^ Added
  • July 25, 2013
    marcoasalazarm
    Maybe The Mentalist is an example of this trope as well (maybe, maybe not, dunno). Patrick Jane is an ex-Phony Psychic and an expert at reading people who can pretty much tell when someone is being honest or not in a second and this, alongside conventional legwork, brings down the Murderer Of The Week. The problem lies in that Jane's antics to put the suspects off guard are more often than not borderline sociopathic and puts the rest of the CBI team in hot water. His obsession to catch Red John drives said antics Up To Eleven whenever he's involved, and so more than once the team has had to run interference for Jane, even at the risk of being fired or arrested.
  • July 25, 2013
    arromdee
    I'm not sure Detective Conan is a good example. He has to conceal his competency, not his source of information; he has the same information as anyone else.
  • July 25, 2013
    arromdee
    Cassandra was famous for no one believing her; you differentiate this from The Cassandra by the fact that the source of information is believed, thus robbing it of the reason you'd give it a Cassandra title to begin with.

    In this trope, the source of information still would not have been believed if people knew what it was.
  • July 25, 2013
    StarValkyrie
    ^^^No, that doesn't sound like this. There's no unbelievable source of information. It's possible it's somehow playing with this trope, but not for the reasons you mention - it would have to be something about his past as a psychic and/or how people respond to his skills in relation to traditional psychic tropes.

    ^^ I'm not familiar with the example. Was he deaged? If so I think it qualifies because no one would believe that he had been deaged and having been deaged is the source of his intelligence, right?

    ^ I think it can go either way which is why I'm on the fence about it. As clear as the current title is, many of these cases have a couple of close friends who learn to believe and that part isn't Cassandra but in general, the idea is that the source should be unbelievable so while I can see why the Cassandra aspect works, I also think it's at risk of being labeled as a bad snowclone by the TRS people.
  • July 25, 2013
    Irrisia
    Well, Detective Conan is a little weird, but yeah. Teen detective Kudo Shinichi is de-aged by a mysterious organisation, and then solves crime as a young boy. He can't tell anyone, because the organisation that de-aged him is still around and wants him dead.

    Also in anime/manga format:

    There's also Shibatora (that shouldn't be redlinked, and I don't know what's up with it, there's a page here), in which a young police detective can see spirit hands reaching out towards the soon-to-be-deceased. It's not the only thing the man character uses to solve cases, but it is a supernatural source of knowledge he keeps secret.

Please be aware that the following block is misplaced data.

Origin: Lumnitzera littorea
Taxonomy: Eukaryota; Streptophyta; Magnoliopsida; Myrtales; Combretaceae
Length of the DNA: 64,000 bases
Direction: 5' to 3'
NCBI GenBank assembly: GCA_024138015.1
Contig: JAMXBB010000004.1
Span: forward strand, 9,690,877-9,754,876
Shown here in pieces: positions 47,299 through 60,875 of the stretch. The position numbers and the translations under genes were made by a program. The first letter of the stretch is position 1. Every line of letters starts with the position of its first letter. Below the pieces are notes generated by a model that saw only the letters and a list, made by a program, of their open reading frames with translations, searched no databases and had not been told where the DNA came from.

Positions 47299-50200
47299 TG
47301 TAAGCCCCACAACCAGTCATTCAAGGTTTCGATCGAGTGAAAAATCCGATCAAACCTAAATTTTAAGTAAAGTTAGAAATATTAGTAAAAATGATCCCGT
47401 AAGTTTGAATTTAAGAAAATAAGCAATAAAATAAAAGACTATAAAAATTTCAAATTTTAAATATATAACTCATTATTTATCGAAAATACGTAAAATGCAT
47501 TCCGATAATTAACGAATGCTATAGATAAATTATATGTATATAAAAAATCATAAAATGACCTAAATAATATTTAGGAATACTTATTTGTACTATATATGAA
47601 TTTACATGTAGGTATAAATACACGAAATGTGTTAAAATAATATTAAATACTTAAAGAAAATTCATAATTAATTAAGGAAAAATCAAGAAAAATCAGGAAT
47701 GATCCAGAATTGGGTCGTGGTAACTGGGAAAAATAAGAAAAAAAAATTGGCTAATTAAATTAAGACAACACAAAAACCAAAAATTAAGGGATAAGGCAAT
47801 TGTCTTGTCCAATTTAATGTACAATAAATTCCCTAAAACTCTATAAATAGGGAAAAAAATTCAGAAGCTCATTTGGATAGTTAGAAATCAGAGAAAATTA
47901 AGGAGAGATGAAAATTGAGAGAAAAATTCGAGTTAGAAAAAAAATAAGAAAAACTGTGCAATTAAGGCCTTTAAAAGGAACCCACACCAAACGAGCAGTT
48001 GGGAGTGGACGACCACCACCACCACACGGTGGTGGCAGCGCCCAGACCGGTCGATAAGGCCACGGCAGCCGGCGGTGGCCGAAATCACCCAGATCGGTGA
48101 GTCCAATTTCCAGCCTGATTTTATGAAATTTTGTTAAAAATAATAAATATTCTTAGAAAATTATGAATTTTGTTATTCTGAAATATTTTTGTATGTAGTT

Detective Gotou in Psychic Detective Yakumo tends to keep the fact he's using a teenage boy who sees ghosts to help solve cases well under wraps. Yakumo himself, not so much, although in the beginning he does hide his ability to see ghosts... by using some tricks to make people think he's plain psychic.
  • July 25, 2013
    StarValkyrie
    ^ I think Detective Conan works then, though it may be justified since the main reason the source is kept secret isn't just its unbelievability but also that there's a shadowy evil organization that wants him dead because of it.

    I've added the other examples.
  • July 25, 2013
    randomsurfer
    re The Mentalist: there have been a couple of episodes where guest characters don't believe Jane when he says he isn't a psychic - one woman who claims to be a psychic herself, and another where the wife of the Victim Of The Week is a former client of Jane's back when he was doing the phony psychic thing.
  • July 26, 2013
    Arivne
    ^^^ @Irrisia: To make Shibatora a Blue Link, add its Namespace (in this case, Manga) in front of it and Wiki Word Shibatora. Like this:

    Manga/{{Shibatora}} -> Shibatora
  • July 26, 2013
    StarValkyrie
    ^^ So he's openly explaining that his skills are mundane observations that anyone could make but people don't believe him and keep insisting that they're actually psychic abilities. Could be an inversion then, right?
  • July 26, 2013
    Goldfritha
    Huh. From the title and laconic, I would have thought that GK Chesterton's The Man Who Knew Too Much would fall under this.

    For those who don't know it: the title hero is deeply familiar with the Blue Blood upper and governing class of England. This allows him to know who commits certain crimes, and that they will escape punishment.

    Perhaps the title might be improved? Or the description altered to include it?
  • July 26, 2013
    WeAreAllKosh
    Live-Action TV

    • Many of the cases in The X Files revolve around this, as is Mulder's determination to crack the Government Conspiracy. Many Monster Of The Week cases can only be explained by paranormal activity, which many in the FBI don't take very seriously and the X-Files work is subject to a lot of contempt or ridicule in the bureau--with some people who've been assigned to it (such as Doggett, initially) seeing it as being Reassigned To Antarctica.
  • July 27, 2013
    StarValkyrie